Australia equips itself with US nuclear submarines to stop China

Australia equips itself with US nuclear submarines

Australia will modernize its military fleet with nuclear-powered war submarines that it purchases from the United States, the White House announced Monday. Both countries thus reinforce an alliance to which the United Kingdom joins, aimed at containing the growing expansionism of China in Asian waters. Australia had arranged these types of submarines with France, but in 2021 the White House maneuvered to place its own, implying that alliances to contain China prevail today over harmony with European partners.

The meeting this Monday in San Diego, on the Pacific coast, between President Joe Biden, Australian Prime Minister Anthony Albanese, and British Prime Minister Rishi Sunak formalized this new trilateral security alliance that covers areas such as cyber security, space technology, artificial intelligence and submarine development. The alliance is known in Washington as Aukus, an acronym formed from the first English letters of the names of the three countries that are part of the alliance: Australia (A), the United Kingdom (UK) and the United States (US).

In a speech alongside his counterparts, President Biden said: “America. You cannot ask for better partners in the Indo-Pacific, where much of our common future will be written.” For his part, Sunak took direct aim at the joint threat: “China’s growing assertiveness, Iran’s and North Korea’s destabilizing behavior threaten to create a world defined by danger, disorder and division… Faced with this new reality, it is more important than ever that we strengthen the resilience of our own countries.”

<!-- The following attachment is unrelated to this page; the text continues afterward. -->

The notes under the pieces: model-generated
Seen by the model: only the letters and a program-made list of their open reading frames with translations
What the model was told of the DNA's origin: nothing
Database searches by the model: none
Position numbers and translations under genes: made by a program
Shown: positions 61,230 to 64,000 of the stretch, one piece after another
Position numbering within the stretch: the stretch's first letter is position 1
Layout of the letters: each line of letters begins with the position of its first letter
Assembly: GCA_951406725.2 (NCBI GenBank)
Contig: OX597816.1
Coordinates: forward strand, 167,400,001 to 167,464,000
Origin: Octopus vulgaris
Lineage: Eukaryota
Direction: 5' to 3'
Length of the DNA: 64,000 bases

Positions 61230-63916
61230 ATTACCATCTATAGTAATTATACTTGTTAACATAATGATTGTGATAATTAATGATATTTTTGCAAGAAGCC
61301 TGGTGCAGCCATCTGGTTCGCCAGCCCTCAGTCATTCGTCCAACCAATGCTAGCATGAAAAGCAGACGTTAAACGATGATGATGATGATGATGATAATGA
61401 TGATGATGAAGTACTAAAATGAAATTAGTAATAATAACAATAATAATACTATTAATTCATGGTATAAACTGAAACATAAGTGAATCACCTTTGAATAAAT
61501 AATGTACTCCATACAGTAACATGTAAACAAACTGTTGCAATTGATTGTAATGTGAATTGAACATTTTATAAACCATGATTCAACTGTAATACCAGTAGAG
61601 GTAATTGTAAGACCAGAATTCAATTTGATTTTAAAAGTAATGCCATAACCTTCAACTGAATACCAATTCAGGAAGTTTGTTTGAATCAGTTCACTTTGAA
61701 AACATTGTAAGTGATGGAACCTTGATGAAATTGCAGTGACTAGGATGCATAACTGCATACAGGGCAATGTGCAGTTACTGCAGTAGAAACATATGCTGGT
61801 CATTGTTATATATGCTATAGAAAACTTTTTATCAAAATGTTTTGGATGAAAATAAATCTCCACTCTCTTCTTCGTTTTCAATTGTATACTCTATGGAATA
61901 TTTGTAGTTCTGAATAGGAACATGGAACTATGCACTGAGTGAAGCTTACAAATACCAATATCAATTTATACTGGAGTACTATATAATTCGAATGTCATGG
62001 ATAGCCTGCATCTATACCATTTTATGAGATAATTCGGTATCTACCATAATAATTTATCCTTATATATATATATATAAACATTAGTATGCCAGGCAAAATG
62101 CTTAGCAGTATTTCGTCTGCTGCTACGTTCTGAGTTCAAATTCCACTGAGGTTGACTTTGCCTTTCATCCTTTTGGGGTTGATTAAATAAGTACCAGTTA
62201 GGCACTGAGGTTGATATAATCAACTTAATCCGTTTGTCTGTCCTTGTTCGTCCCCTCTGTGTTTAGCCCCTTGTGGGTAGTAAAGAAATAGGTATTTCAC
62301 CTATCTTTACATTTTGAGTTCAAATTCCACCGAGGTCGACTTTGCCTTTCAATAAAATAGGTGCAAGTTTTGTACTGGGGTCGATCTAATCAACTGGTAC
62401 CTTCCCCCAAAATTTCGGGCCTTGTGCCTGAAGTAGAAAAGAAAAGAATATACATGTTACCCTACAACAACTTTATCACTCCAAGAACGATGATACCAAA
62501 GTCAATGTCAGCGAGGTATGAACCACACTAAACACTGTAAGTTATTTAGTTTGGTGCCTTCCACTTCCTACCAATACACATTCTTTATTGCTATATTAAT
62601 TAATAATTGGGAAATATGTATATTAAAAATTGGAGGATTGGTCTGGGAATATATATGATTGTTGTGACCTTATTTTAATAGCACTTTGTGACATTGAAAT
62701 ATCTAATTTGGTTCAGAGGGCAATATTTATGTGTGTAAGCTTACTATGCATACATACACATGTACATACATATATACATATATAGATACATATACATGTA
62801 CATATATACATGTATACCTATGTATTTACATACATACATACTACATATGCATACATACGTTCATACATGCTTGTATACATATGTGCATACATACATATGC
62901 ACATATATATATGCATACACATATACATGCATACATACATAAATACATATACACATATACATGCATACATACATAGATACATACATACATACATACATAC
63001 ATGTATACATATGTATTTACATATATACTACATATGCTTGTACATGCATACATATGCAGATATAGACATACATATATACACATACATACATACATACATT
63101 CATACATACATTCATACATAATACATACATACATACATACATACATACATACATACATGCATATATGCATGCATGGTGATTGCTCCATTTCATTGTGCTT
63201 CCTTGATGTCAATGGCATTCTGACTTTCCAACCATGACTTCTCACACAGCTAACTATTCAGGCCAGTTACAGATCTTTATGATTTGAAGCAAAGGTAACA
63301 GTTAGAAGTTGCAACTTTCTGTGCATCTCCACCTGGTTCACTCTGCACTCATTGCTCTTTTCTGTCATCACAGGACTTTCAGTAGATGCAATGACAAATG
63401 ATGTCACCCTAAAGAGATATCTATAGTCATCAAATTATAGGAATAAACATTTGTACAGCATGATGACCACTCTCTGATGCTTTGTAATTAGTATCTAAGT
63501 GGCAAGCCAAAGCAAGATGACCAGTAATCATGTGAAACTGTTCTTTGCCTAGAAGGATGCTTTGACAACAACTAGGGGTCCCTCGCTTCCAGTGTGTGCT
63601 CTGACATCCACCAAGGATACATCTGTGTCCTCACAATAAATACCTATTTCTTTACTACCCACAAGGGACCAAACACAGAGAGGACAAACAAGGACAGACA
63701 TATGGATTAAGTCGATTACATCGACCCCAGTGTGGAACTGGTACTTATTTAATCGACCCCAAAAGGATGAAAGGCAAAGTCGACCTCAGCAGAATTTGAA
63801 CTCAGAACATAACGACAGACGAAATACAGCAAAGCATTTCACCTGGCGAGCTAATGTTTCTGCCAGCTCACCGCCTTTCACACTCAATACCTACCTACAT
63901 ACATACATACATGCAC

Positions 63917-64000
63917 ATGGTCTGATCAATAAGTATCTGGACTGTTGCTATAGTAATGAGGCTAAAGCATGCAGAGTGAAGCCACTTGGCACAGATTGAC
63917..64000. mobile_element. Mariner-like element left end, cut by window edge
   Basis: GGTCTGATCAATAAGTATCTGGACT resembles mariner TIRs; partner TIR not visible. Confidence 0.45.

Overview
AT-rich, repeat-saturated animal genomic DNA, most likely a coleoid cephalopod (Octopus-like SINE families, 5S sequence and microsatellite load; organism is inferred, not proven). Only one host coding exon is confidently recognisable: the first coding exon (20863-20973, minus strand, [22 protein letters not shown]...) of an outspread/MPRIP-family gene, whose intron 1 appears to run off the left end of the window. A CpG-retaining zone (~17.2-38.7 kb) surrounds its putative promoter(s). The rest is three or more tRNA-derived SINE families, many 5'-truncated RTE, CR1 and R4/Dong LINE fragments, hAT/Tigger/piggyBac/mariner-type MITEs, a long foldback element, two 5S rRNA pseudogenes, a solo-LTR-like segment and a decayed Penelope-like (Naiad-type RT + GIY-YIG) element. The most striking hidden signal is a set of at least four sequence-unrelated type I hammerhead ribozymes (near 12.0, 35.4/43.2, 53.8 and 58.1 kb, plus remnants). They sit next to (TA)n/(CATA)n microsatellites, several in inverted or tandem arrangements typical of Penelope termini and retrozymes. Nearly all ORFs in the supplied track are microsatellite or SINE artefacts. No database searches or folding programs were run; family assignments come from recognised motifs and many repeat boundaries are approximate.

Australia will thus equip itself with three Virginia-class US submarines, which will be expanded to five. The first three, with permission from the US legislature, will be manufactured in the US and delivered in the 2030s. Of the other two, one will be made in the UK and the other in Australia, with a delivery date of around 2040. The submarines receive the name of SSN-Aukus.

The model on which it is based has been marketed by General Dynamics for the US Navy since 2004 and is considered the most advanced submersible in the world in its category. It has been designed to operate in coastal or deep waters, it has an advanced nuclear propulsion system and in this case, it will have conventional weapons.

As Ned Price, a spokesman for US diplomacy, states, when the Aukus deal was announced in September 2021, it was agreed to provide Australia with “a model conventionally armed nuclear-powered submarine to deliver that capability to Australia at the earliest possible date.” possible and, critically, in a way that meets the highest nuclear nonproliferation standards possible.” The secretly negotiated deal saw the Australian government cancel a $66 billion (€61 billion) contract for a fleet of French-made conventional submarines, sparking a rare diplomatic clash between Washington and Paris.

As part of Prime Minister Sunak’s visit to the US, the British government also announced Monday that it plans to increase its defense budget by some $6 billion over the next two years, mainly to replenish depleted ammunition reserves. for his contributions to the war effort in Ukraine. In addition, the United Kingdom committed to raising its defense spending to 2.5% of GDP. The commitment of the NATO partners is to reach 2%, something that today only Greece, the US, Poland, the Baltic states, the United Kingdom, Croatia and Slovakia do.

China, for its part, has responded that the Aukus agreement violates the Nuclear Non-Proliferation Treaty, an international agreement signed in 1968 with the aim of preventing the proliferation of nuclear weapons. The US, Russia, China, France and the UK are the nuclear weapon states that have ratified the treaty. The others, Australia among them, pledged not to acquire nuclear weapons. Australian authorities have rebutted the criticism, arguing that they are working to acquire nuclear-powered, not nuclear-armed, submarines.

According to the three allied countries in a statement provided by the White House, “Australia does not intend and will not attempt to acquire nuclear weapons; It will not enrich uranium or reprocess spent fuel as part of this program, nor will it produce its own nuclear fuel for its submarines.”

The UK and US will provide Australia with the nuclear material in complete, welded units that will not require replenishment during their lifetime.